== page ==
By Camille Cox | Staff Writer
The Senate voted to confirm Judge Ketanji Brown Jackson to the Supreme Court, making her the first Black woman to serve on the highest court in the nation.
Jackson will join the court as soon as Justice Stephen G. Breyer retires at the end of the court’s session this summer.
Dr. Ronald Johnson, associate professor of history and Ralph and Bessie Mae Lynn chair of history, said Jackson’s nomination, hearings and confirmation are moments of history, furthering the voices of Black women in this country.
“I’m excited one, for women in general, but particularly for African American women,” Johnson said. “As a U.S. historian, I see the pattern of progress in our country that Black women fall behind other groups in terms of equality and access. With the nomination of the now-Justice Ketanji Brown Jackson, there is a movement on behalf of Black women and for Black women that is important for Black women as a whole and for the nation to say that we can see Black women as a full part of our society.”
Johnson said the nomination of Jackson highlights the importance of voting to make citizens’ voices heard, regardless of politics.
“Whatever it is we believe in, I think it’s important to show those beliefs by voting, because it does matter, and history shows us that,” Johnson said.
Prior to her confirmation, Jackson faced three days of Senate confirmation hearings during which members of the committee questioned her on her beliefs and past rulings, among other things.
Journalism lecturer Sommer Dean, J.D., said via email that the hearings strayed from Jackson’s abilities as a judge to an attack on her character.
“This is a tale as old as time,” Dean said. “Every Black woman at any level of her professional life has had to endure some version of what she went through during her confirmation hearings. It was very clear what some of the senators were attempting to do: make her out to be some sort of dangerous radical while questioning her abilities and her right to be in that room and up for that job. Beyond just offensive, many of the questions posed were simply off-topic, like asking her to comment on a book titled ‘Anti-Racist Baby.’”
Johnson said Jackson faced much scrutiny but did so with composure throughout her hearings.
“I was disheartened to watch a brilliant African American female jurist have to endure the three days of what I call political theater,” Johnson said. “Many of those questions that she received had nothing to do with her jurisprudence, with how she would conduct herself as a judge. It was part of where we are in our political process, and there is some of this to be given on both sides of the aisle in that these hearings for Supreme Court justices are more about an opportunity for politicians to make political points than to show the American public whether or not this person is able to handle the job put in front of them. All that being said, Justice Jackson conducted herself with poise, professionalism and grace.”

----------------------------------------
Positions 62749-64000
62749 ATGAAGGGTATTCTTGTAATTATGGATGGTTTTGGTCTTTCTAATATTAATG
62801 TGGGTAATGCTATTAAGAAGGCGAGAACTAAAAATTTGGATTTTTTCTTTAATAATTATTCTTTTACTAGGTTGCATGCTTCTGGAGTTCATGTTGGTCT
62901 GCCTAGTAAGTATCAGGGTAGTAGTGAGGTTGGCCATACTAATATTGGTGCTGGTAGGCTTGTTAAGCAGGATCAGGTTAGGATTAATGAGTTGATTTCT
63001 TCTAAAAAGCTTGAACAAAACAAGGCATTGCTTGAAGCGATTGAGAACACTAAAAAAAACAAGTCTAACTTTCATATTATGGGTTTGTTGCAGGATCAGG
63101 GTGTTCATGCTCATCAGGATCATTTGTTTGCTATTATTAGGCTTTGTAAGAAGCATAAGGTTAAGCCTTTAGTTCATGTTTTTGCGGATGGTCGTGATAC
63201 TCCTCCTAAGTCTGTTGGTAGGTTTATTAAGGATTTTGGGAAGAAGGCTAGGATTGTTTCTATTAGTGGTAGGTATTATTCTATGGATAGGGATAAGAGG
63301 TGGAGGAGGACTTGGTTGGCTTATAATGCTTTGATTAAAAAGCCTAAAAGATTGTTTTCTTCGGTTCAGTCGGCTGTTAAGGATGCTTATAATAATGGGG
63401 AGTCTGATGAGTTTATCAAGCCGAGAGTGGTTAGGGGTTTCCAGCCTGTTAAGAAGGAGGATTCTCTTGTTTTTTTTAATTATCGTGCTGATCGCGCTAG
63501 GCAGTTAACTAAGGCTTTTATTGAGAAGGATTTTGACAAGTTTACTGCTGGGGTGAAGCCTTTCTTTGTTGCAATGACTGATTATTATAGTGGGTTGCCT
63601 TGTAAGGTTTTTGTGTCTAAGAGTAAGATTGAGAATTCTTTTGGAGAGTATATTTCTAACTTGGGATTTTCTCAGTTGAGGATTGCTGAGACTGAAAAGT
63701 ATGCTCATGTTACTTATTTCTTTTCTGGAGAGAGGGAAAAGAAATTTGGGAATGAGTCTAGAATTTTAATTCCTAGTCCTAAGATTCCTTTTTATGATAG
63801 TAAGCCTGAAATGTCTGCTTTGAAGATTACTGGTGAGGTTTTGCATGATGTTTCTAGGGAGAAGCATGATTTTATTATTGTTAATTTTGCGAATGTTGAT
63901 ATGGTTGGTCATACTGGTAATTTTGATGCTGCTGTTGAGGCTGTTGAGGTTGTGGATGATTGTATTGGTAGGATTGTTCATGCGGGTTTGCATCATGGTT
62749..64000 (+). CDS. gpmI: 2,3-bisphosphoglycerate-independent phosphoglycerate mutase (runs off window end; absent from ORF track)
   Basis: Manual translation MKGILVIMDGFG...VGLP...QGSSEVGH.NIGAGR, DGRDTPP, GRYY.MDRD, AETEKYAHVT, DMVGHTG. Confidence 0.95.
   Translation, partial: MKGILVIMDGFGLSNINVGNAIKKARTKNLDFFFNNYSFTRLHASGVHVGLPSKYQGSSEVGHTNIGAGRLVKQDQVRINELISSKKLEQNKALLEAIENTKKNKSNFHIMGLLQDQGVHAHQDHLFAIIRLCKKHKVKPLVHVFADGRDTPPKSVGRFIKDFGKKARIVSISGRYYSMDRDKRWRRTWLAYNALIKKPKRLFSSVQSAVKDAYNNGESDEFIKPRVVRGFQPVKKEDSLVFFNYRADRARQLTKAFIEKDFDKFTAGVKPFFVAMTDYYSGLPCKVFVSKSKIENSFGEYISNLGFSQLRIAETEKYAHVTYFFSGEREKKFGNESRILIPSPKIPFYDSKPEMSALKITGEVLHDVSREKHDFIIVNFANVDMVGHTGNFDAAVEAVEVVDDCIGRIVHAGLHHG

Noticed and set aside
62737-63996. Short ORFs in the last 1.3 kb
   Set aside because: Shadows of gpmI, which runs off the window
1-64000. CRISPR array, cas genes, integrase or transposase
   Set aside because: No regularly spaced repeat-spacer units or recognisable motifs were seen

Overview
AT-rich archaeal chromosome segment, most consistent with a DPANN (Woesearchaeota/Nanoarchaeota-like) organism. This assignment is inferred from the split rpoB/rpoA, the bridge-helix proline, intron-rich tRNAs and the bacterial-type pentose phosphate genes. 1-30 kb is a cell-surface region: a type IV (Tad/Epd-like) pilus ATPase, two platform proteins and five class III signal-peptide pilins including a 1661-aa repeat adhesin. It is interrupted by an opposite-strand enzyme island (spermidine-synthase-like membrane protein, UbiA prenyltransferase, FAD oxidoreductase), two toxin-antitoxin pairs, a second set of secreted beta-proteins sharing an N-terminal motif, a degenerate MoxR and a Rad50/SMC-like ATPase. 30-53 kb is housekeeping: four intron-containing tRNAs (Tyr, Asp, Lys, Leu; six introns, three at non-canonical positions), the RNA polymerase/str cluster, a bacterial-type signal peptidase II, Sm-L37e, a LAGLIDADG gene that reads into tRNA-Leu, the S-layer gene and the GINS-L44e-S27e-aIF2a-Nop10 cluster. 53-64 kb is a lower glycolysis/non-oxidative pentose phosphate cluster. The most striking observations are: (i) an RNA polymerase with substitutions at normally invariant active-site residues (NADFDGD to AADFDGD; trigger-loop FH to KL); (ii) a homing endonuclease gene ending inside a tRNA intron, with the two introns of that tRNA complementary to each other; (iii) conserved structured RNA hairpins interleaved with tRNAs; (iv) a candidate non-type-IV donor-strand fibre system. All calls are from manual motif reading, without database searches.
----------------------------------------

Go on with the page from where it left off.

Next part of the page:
Jackson attended Harvard University and Harvard Law School. She served as a federal public defender prior to her time as a judge in the U.S. District Court, which Dean said is invaluable to the court, as she will be the first justice in the modern court to serve as a public defender prior to nomination.
“My initial reaction to hearing the news of her confirmation was pure joy, along with a huge sigh of relief,” Dean said. “I have long been a Supreme Court nerd, and you can’t overstate the significance of seeing someone who looks like you rightfully earn their seat in a place like the Supreme Court. The experience and perspective Jackson will bring as a former public defender will be invaluable on the court.”
Memphis, Tenn., sophomore Claire Schneider said she is excited to see representation in the justice system.
“I think that she needs to create her own legacy, and she absolutely will,” Schneider said. “This is a huge moment in history, and people will have eyes on her, but I think she will knock it out of the park and create a name for herself.”
Johnson said when he found out Jackson was confirmed by the Senate, he celebrated in his office among his coworkers, reaffirming how important this moment is for this country.
“As a person of color in my department and at Baylor, it meant the world to me that my colleagues understood that this was going to be a big moment for me, and they wanted to share that moment for me, and I could not be more overjoyed,” Johnson said. “This restores and affirms my hope in what we can be and who we are as a nation. As a U.S. historian, I often have to write, research and teach areas in our country’s history where American citizens and our government did not live up to the ideals in our founding documents, but it is moments like this with colleagues and students who are not African American, who understood what this moment meant for me and what it meant for them and what it meant for the country. I love that moment for us as a nation, and I love it for us as a Baylor community.”